UCL Qatar began teaching its Masters courses in 2012, two two-year Masters, one in Archaeology of the Arab and Islamic World and one in Conservation, and a one year Masters in Museum and Gallery Practice. These Masters programs actively engage with heritage developments in Qatar, from working alongside museum staff on curation projects, teaching students archaeological fieldwork techniques on sites in Doha and conserving objects from collections in the state-of-the-art conservation and materials science laboratories that form part of UCL’s facilities. One of the most fruitful relationships has been with the Sheikh Faisal Bin Qassim Al-Thani Museum, through H.E. Sheikh Faisal himself (a close relative of the Emir), his daughter, H.E. Sheikha Al-Anood, who manages the museum on a daily basis, and the Director, Dr. Dieter Marcos. The Sheikh Faisal Museum displays the personal collection of Sheikh Faisal with around 15,000 objects including vintage cars, toys, archaeological material, costume, numismatics (coin and money), weapons, fine and decorative art, Arabic manuscripts and much more. It opened to the public in 1998 in a purpose-built building 22 km from Doha, and is one of the most popular cultural destinations in Qatar due to the eclectic nature of the collection, the informal nature of the displays, and the fact that on any given day Sheikh Faisal himself may be in the museum and give a personal tour. The collection was initially displayed in a majlis (the gendered reception room in a Qatari home), where the collection was displayed and narcultured rated to personal friends and colleagues, and then, as its fame grew, it was shown to state visitors and dignitaries directed there from the Emiri Diwan.
During the course of this academic year, the museum has hosted visits from UCL students exploring issues of collection building, display and conservation, as well as local cultural heritage practices and expressions of Qatari and Gulf identity. On one visit the director, Dieter Marcos, hosted a debate with the Museum and Gallery Practice students on strategies for the future development and display of the collection, a debate that was hotly argued between proponents of developing the museum according to the western museum paradigm of thematic and systematically ordered displays, and those in favor of retaining the personal nature of the displays that embody Sheikh Faisal’s life-experience – and therefore the experience of living in Qatar over the last 40 years of rapid social change; of retaining the local as opposed to imposing the global. In addition, a number of objects (Islamic tiles, glass ware, Chinese metalwork) are currently housed in the Conservation Lab at UCL where they are being conserved by the MSc Conservation students as part of their course, as well as being used as examples of objects for documentation and condition assessment exercises by all the Masters students. In January 2013, Sheikh Faisal, his daughter, Sheikha Al- Anood, and Marcos paid a visit to UCL to see the work in progress on the objects, and, more generally, the contribution that UCL staff and students are making to cultural heritage developments in Qatar. This kind of personal relationship between institutions is key to the success of UCL Qatar and its Masters programs.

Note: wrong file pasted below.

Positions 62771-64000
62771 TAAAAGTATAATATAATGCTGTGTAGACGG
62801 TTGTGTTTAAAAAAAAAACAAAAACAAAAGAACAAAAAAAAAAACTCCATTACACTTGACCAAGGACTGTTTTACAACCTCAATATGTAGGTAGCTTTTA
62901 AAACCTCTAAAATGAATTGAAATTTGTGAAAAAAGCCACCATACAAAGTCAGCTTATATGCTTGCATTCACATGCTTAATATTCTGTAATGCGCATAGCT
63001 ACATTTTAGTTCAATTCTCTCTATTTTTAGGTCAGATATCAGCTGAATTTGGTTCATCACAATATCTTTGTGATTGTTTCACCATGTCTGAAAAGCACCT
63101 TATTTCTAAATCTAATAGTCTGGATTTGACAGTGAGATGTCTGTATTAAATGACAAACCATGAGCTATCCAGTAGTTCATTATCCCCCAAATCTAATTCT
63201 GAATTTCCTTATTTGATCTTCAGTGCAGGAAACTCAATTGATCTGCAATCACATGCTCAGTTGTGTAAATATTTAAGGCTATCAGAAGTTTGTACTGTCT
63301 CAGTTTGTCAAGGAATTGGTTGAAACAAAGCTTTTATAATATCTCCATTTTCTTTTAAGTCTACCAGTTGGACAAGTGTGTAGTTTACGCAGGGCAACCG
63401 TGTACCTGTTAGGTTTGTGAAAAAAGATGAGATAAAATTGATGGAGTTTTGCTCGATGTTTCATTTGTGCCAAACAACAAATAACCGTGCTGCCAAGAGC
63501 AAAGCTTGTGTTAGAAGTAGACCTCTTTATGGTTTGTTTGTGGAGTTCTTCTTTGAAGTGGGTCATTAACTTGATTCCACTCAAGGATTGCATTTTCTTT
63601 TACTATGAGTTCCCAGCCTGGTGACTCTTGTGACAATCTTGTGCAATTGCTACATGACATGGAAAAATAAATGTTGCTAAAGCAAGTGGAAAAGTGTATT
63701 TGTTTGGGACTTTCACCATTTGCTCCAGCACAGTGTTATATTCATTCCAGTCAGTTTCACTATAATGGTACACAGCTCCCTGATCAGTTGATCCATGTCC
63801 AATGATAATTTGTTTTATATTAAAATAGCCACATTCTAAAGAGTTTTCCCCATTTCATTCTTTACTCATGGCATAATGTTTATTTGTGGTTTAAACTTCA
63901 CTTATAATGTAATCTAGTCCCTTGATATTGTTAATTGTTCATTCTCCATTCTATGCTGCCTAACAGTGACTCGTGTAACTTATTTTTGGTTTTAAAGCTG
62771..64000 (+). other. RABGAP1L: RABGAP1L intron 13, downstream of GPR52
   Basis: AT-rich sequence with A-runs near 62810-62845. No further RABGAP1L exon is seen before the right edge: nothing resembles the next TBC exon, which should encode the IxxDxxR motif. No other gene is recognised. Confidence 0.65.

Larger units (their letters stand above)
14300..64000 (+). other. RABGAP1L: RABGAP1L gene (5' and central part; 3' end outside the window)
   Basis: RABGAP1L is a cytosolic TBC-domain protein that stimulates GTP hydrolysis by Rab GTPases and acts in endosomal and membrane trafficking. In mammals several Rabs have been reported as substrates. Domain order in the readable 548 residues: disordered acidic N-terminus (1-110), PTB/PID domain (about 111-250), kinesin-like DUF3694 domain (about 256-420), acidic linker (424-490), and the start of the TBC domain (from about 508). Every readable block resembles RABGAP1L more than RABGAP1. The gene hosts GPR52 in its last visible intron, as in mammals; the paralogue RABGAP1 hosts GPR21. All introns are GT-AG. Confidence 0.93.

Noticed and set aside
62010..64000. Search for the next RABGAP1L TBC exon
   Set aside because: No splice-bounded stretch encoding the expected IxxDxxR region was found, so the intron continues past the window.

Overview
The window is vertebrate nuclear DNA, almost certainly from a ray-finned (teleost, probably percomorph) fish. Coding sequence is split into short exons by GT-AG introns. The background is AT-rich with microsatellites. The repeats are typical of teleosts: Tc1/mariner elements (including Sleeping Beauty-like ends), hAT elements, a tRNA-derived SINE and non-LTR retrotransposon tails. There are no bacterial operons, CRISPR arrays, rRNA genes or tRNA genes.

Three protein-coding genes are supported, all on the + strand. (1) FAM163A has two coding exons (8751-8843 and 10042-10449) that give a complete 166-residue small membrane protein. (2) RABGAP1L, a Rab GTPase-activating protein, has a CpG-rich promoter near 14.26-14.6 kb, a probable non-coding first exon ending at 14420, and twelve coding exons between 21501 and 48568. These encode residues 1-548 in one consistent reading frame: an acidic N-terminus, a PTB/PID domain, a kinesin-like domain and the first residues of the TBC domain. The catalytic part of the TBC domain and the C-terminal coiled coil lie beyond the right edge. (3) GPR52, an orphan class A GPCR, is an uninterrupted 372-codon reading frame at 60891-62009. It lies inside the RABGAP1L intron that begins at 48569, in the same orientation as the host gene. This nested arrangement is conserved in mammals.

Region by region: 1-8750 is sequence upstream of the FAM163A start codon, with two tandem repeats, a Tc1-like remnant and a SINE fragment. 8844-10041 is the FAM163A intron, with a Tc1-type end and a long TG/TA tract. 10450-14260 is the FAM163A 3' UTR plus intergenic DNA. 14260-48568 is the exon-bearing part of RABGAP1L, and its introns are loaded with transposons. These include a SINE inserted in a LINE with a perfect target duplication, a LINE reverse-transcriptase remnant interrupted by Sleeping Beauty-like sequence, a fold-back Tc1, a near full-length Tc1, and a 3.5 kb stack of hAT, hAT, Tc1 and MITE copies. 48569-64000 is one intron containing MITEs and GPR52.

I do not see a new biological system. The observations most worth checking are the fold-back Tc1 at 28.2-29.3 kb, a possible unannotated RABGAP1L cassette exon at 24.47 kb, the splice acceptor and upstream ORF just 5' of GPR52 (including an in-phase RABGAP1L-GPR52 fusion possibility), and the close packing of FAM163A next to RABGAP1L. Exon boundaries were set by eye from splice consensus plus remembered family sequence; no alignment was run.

The Past in the Future
Cultural heritage developments in Qatar are moving extremely fast. UCL is training students in a range of activities that relate to these developments, and has on its Masters programs a number of QMA staff who will take their experience directly back to the workplace once they graduate. One of the enormous advantages of teaching such Masters programs in Qatar is the willingness of heritage organizations to support the programs, as exemplified by the involvement of UCL with the Sheikh Faisal Museum. In the next 10 years up to 15 museums are slated to open in Qatar, including the re-imagined Qatar National Museum. How Qatar constructs and presents its heritage is of enormous significance as it makes its presence felt on the global stage. UCL involvement in this very real construction of heritage is challenging and exciting, and will continue to develop as relationships between institutions mature. Parts of this piece are extracted from a forthcoming article to be published in World Archaeology entitled ‘There is no heritage in Qatar’: Orientalism, Colonialism and other problematic Histories’ by Dr Karen Exell (Lecturer in Museum Studies) and Dr Trinidad Rico (Lecturer in Museums and Heritage) at UCL Qatar.